The good news is that we have made progress. Nearly two-thirds of all countries have achieved gender parity in primary education, one of the Millennium Development Goals. In fact, girls now outnumber boys in secondary education in over one-third of these countries. The World Bank Group has been a leading supporter of this effort. With support from IDA, the World Bank Group’s fund for the poorest countries, almost 6 million girls in Bangladesh are able to go school. In Yemen, conditional cash transfers have encouraged parents to allow their girls to attend school, helping nearly 40,000 students.

Yet progress remains uneven across the world. The 2012 World Development Report  found that girls' enrollment in primary and secondary school has improved little in many sub-Saharan African countries and some parts of South Asia. And an estimated two-thirds of out-of-school girls belong to ethnic minority groups in their countries. So there is much work left for us to do.

As Malala stands up again to speak on behalf of educating girls, we must all stand with her for the right for all children, everywhere to go to school and learn. We must share Malala’s determination and push the boundaries with them and for them to eliminate expectations, conventions, or poverty that prevent any child from fulfilling her potential.

Dhanesh kumar
July 31, 2013

Dear, Madam/Sir
i'm Dhanesh kumar CEO of Sindh Testing Service Pakistan, we need your help in education field. if you provide scholarships tp pakistani then please we want to work collaboration with you! STS is non.profitable organization STS are provide scholarships to pakistani students if you want to support STS then STS conduct entry test and 100% merit provid you talented student for higher education in abroad,
Thanking you.

July 13, 2013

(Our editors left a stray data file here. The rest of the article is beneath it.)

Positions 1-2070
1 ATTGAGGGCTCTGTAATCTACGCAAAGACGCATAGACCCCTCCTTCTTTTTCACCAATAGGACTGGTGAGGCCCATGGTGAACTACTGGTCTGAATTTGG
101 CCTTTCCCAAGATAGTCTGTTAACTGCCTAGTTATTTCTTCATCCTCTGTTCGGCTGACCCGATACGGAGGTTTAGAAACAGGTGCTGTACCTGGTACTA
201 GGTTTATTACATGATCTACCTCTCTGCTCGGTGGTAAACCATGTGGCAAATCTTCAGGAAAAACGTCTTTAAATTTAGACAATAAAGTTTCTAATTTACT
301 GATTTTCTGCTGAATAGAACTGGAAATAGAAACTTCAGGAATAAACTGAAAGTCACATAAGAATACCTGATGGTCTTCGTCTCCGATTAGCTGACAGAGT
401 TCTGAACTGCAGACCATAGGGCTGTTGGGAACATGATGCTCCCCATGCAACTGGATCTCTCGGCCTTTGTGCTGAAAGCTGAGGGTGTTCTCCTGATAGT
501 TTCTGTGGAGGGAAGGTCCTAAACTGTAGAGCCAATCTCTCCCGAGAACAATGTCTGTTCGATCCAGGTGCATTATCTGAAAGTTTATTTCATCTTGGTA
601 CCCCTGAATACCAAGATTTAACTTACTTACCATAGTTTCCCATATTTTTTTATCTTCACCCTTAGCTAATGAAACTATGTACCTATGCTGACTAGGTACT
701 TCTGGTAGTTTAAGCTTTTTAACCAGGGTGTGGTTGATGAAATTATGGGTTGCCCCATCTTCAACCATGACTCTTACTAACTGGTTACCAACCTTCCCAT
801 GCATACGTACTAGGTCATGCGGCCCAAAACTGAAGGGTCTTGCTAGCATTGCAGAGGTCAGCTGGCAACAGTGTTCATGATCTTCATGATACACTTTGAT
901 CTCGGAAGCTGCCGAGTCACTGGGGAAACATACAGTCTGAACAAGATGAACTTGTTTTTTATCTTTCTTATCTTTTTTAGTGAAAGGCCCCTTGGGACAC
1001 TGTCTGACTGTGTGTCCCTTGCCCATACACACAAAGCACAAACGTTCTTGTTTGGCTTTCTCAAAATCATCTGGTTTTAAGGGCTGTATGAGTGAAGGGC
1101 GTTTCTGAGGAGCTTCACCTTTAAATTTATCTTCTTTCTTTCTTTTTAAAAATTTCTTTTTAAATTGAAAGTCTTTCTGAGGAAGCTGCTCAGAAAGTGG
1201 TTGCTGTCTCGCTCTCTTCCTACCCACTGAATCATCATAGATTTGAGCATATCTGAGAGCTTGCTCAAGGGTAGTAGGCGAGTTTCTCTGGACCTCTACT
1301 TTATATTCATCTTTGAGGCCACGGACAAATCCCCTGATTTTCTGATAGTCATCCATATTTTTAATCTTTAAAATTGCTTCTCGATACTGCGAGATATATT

July 13, 2013

Malala, I am so proud of you.The courage and determination you showed in the face of tyranny is remarkable. You have made all Pakistanis proud of you. God bless you and always keep you safe.
All the best to you.

Carol Taylor
July 12, 2013

What a powerful blog. It's great that we are talking about girls education, and that we are getting close to meeting the Millennium Development Goals. But lets not lose the opportunity to talk about women's education too. So lets change your last line to '.....we must all stand with her for the right for all girls and women to have full access to good quality education.' Women bring up children, and act as role models to girls and boys. Too many women are held back by society, culture, the men in their lives, from even having a chance of fulfilling their potential.

July 12, 2013

Dear Ms. Indrawati ,
thank you very much for this fantastic and personal article where you have pointed out in a excellent way the main reasons for this kind of discrimination which targets the highest value of the human being I.e. "Life".
I would also underline one aspect but not only how the people are still using religious aspects for the oppressing and abuses of the people specially females/girls even every religion teaches to love each others as the first message.
Since we do not understand and teach to our next generation to be all foreigners on this planet.
As you suggest the countermeasure for this inhuman behavior is education, education and again education for all costs.